Dr Darius Ebrahimi-Fakhari from Boston Children’s Hospital is running two important initiatives to help children with early onset HSP from around the world. 

Natural History Study for Early Onset HSP

Natural history studies are critical for rare diseases. Without them, treatment options will not be available. Future clinical trials related to cures for childhood HSP will likely rely on this registry. 

The study is still seeking participants globally.

Participation is FREE and involves a 1 hour Zoom consultation with Dr Darius. 

To participate, please reach out to Amy Tam, the Study Coordinator, on her email: 

Inclusion criteria:

  • Onset of hereditary spastic paraplegia symptoms before the age of 18 years
  • Current age under 30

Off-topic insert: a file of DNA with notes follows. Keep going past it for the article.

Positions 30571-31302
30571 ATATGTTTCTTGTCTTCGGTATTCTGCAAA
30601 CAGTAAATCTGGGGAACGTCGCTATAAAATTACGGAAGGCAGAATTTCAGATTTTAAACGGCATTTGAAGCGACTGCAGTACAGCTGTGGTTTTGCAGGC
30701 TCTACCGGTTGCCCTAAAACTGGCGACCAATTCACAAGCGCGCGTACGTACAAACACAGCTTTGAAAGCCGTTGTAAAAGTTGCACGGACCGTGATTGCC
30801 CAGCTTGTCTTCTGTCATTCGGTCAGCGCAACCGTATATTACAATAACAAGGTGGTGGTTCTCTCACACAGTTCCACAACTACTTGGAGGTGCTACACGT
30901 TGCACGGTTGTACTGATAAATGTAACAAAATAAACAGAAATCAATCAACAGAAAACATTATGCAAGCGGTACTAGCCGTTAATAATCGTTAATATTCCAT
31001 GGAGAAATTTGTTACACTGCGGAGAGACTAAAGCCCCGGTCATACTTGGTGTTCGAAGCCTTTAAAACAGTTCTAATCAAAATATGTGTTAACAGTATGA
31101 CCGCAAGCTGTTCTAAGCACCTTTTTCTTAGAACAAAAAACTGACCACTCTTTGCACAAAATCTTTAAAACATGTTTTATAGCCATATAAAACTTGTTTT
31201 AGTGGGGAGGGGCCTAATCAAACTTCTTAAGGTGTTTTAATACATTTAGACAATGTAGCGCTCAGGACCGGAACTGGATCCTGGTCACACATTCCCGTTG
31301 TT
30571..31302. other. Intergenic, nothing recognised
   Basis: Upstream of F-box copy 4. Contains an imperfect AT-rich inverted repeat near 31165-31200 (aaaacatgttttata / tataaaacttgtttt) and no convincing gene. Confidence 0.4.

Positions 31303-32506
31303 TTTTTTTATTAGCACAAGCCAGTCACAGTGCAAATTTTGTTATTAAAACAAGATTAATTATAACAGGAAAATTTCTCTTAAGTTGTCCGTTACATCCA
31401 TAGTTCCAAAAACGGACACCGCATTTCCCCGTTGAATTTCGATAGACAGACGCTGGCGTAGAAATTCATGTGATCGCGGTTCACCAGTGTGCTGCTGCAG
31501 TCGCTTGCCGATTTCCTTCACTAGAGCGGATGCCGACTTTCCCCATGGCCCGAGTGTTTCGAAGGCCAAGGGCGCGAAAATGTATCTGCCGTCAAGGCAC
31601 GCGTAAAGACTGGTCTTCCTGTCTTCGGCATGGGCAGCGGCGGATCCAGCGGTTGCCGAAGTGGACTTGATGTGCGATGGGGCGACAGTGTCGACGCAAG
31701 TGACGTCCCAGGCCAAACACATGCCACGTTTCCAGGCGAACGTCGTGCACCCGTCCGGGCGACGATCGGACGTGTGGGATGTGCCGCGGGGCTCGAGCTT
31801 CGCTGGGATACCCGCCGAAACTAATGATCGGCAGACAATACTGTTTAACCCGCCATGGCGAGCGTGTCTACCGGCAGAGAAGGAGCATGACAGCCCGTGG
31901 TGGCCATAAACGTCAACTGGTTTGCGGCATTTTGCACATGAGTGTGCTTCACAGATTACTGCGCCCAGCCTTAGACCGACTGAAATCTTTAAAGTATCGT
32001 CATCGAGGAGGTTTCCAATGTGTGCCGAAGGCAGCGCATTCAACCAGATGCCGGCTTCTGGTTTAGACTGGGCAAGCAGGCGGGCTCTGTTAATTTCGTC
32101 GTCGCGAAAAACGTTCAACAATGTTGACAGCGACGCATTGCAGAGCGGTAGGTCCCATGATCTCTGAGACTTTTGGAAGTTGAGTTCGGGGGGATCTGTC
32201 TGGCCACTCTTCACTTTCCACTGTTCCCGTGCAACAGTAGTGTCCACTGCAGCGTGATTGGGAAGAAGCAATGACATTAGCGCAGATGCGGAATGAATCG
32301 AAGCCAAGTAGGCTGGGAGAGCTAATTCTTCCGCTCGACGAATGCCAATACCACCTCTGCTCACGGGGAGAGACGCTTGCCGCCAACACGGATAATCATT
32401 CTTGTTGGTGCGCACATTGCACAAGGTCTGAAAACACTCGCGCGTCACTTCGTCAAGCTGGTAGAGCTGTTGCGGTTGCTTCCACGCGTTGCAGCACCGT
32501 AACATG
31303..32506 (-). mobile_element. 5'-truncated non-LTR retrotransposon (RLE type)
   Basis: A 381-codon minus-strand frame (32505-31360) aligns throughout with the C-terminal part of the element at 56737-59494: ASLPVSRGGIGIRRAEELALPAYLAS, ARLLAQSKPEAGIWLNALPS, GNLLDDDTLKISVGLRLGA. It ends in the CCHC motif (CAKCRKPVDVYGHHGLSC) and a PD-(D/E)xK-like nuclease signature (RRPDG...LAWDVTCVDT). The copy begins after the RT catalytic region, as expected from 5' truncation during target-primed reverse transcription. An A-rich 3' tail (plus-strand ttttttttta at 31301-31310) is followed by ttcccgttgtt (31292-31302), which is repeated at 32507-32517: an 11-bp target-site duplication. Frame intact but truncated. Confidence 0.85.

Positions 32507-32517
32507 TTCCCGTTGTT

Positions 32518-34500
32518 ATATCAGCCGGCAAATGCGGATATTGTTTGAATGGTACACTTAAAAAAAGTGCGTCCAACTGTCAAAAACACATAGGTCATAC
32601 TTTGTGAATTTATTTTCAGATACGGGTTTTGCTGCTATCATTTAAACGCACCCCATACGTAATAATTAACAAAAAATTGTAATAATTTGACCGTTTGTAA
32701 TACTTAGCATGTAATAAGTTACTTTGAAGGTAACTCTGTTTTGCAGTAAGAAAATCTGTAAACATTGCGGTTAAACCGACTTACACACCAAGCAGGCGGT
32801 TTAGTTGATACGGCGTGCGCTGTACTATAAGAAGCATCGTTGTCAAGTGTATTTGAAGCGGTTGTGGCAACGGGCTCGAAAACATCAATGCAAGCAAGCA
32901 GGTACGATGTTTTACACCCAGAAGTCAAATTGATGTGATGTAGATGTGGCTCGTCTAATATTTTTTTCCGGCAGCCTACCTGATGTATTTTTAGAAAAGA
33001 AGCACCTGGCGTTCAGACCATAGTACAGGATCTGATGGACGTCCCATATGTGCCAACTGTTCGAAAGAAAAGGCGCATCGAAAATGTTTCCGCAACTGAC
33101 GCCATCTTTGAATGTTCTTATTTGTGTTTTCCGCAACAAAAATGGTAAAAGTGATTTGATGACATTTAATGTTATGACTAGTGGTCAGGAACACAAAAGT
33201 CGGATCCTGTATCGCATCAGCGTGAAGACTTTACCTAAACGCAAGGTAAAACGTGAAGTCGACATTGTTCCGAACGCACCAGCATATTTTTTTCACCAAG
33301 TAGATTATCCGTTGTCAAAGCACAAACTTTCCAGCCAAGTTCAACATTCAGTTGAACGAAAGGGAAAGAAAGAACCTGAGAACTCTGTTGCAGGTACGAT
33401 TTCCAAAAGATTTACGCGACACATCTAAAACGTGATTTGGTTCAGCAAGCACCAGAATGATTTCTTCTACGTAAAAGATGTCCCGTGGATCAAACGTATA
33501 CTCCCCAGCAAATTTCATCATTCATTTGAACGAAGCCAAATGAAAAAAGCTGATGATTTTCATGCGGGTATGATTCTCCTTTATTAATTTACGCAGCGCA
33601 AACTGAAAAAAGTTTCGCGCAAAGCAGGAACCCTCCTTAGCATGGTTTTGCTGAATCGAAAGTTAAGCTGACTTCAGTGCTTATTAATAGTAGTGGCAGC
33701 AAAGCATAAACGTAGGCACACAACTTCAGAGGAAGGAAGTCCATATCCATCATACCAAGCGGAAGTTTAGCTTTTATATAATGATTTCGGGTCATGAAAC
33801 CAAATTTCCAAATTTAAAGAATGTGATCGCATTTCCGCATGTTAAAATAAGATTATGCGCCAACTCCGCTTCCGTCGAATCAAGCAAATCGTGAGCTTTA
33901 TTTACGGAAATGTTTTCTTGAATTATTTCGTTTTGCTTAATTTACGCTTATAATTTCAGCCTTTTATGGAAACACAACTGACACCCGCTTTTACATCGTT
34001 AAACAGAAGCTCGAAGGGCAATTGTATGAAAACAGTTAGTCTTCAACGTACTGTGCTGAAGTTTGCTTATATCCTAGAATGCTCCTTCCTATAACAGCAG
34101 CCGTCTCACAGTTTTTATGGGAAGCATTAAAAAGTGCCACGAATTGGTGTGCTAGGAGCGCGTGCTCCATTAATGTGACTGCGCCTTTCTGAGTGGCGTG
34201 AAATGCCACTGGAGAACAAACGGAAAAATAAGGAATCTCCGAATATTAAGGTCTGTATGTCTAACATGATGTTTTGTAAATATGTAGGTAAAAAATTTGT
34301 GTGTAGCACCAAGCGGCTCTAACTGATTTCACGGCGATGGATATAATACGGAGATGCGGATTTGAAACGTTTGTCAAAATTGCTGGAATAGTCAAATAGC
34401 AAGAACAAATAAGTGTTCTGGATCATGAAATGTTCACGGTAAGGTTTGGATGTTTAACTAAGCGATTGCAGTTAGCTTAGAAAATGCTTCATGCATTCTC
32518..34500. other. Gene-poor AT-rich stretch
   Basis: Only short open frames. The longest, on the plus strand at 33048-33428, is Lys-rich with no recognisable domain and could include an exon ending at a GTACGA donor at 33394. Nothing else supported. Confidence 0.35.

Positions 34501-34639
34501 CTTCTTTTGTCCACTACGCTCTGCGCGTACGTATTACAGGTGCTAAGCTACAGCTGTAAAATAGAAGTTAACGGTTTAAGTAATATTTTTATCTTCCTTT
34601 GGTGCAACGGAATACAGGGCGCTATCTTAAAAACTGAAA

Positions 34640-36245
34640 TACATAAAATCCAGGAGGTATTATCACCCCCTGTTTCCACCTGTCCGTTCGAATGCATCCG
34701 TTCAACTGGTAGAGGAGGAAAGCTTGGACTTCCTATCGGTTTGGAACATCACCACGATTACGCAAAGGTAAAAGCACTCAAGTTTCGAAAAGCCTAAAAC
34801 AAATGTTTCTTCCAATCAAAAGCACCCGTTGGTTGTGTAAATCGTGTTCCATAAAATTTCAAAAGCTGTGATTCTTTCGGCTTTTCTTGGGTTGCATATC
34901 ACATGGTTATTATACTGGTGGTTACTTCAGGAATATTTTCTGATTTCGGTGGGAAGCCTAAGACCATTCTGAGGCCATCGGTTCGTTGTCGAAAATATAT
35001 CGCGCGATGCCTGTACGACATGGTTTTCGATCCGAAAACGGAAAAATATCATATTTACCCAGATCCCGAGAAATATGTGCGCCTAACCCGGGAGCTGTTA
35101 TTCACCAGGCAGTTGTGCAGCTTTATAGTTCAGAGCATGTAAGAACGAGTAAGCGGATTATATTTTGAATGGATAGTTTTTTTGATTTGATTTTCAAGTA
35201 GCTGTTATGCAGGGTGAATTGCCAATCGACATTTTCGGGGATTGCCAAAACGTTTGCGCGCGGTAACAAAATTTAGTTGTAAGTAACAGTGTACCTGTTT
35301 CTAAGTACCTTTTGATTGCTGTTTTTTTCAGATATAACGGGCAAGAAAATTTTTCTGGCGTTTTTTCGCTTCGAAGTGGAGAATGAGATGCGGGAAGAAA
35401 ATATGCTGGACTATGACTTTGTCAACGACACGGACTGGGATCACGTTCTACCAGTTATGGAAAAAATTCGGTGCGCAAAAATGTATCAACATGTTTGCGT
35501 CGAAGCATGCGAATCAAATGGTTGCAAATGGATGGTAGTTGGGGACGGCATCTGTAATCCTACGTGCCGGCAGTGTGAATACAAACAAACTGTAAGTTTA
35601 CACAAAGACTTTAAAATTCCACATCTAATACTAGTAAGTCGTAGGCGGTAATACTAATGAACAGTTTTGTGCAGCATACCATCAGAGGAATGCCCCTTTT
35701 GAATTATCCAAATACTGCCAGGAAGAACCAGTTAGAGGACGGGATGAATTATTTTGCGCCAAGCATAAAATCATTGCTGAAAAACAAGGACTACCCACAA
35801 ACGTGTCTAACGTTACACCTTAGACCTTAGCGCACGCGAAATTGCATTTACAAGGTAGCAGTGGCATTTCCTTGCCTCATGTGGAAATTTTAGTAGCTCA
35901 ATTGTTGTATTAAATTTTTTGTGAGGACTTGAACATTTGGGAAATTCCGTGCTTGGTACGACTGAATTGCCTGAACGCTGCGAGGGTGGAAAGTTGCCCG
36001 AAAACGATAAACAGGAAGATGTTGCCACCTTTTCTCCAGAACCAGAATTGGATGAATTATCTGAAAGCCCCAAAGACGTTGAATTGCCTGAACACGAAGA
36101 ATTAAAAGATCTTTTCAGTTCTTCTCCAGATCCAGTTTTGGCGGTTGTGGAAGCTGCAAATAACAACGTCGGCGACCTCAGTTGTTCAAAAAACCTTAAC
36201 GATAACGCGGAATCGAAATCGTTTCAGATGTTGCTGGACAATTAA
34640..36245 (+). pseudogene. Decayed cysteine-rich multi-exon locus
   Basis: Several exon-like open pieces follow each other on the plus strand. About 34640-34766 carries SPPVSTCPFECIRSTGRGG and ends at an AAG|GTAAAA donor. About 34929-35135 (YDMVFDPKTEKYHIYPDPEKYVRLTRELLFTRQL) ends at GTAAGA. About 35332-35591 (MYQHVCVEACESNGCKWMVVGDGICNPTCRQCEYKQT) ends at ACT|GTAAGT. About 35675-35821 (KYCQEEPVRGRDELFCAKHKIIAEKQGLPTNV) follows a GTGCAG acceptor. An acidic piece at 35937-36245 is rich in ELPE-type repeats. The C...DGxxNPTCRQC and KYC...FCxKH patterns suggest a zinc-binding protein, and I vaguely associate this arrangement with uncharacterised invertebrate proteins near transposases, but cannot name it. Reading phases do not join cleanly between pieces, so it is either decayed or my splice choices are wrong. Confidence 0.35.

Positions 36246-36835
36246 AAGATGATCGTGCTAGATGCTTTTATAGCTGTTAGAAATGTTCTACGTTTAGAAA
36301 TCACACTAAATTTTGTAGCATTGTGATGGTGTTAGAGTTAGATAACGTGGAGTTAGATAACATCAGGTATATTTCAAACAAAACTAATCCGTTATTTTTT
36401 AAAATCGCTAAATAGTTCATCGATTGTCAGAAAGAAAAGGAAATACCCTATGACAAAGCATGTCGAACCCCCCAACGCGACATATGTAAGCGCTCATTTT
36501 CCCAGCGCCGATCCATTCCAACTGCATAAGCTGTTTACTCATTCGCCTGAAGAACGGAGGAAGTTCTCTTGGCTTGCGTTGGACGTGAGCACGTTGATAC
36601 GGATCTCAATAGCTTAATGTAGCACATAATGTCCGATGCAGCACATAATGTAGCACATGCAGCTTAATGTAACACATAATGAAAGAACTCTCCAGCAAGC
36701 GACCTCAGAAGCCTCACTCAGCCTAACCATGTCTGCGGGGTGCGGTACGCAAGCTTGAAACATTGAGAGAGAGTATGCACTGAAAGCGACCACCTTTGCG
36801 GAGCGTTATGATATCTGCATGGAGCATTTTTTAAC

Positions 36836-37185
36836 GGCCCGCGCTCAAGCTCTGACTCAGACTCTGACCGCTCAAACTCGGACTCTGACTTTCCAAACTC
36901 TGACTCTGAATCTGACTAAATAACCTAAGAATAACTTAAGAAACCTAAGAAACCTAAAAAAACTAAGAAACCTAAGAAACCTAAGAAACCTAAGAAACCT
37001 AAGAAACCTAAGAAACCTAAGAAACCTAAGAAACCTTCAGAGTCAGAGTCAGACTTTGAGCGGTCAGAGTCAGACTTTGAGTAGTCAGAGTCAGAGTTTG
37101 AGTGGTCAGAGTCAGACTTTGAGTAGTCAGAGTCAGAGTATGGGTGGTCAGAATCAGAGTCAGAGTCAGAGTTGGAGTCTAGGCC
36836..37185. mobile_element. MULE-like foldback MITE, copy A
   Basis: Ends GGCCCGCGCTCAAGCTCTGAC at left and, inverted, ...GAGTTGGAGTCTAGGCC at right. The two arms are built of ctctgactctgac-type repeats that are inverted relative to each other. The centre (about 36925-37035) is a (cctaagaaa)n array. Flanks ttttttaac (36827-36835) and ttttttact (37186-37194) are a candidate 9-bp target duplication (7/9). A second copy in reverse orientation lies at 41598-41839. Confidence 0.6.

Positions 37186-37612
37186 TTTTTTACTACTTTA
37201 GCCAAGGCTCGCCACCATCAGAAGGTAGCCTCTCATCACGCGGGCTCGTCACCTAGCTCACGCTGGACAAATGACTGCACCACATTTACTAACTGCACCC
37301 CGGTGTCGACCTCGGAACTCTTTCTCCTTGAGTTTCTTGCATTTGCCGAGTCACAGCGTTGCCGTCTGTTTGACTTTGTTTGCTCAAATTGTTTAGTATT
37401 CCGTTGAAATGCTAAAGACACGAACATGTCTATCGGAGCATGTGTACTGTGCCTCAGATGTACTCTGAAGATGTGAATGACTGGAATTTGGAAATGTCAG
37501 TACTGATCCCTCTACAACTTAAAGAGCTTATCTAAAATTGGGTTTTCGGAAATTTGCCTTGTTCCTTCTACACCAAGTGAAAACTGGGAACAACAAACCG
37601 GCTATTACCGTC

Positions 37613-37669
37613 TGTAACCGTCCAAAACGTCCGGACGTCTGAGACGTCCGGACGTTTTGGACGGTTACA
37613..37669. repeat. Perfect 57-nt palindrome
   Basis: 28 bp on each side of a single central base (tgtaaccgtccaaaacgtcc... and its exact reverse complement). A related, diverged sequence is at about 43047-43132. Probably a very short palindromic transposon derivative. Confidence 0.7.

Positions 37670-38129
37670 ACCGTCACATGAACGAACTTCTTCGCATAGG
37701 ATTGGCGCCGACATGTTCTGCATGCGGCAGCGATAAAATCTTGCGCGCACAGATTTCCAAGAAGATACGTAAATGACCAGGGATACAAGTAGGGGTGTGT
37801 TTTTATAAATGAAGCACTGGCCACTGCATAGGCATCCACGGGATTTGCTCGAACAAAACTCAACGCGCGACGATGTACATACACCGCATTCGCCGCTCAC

• Having variants in HSP related genes and/or a relative with such a diagnosis 

Hereditary Spastic Paraplegia Genomic Sequencing Initiative (HSPseq)

This study is aimed at families who do not have a genetic diagnosis but their clinical symptoms point towards HSP.

The study is still seeking participants globally.

The goal of the study is to:

  1. Identify genetic variants in patients with progressive spastic paraplegia
  2. Compare phenotype/genotype associations via genome wide scanning

Participation is FREE. It involves a 1 hour Zoom consultation with Dr. Darius and they facilitate remote collection of samples. 

To participate, please reach out to Amy Tam, the Study Coordinator, on her email:

Inclusion criteria:

  • Male or female, under 30 years, with suspected HSP
  • Clinical diagnosis of progressive spasticity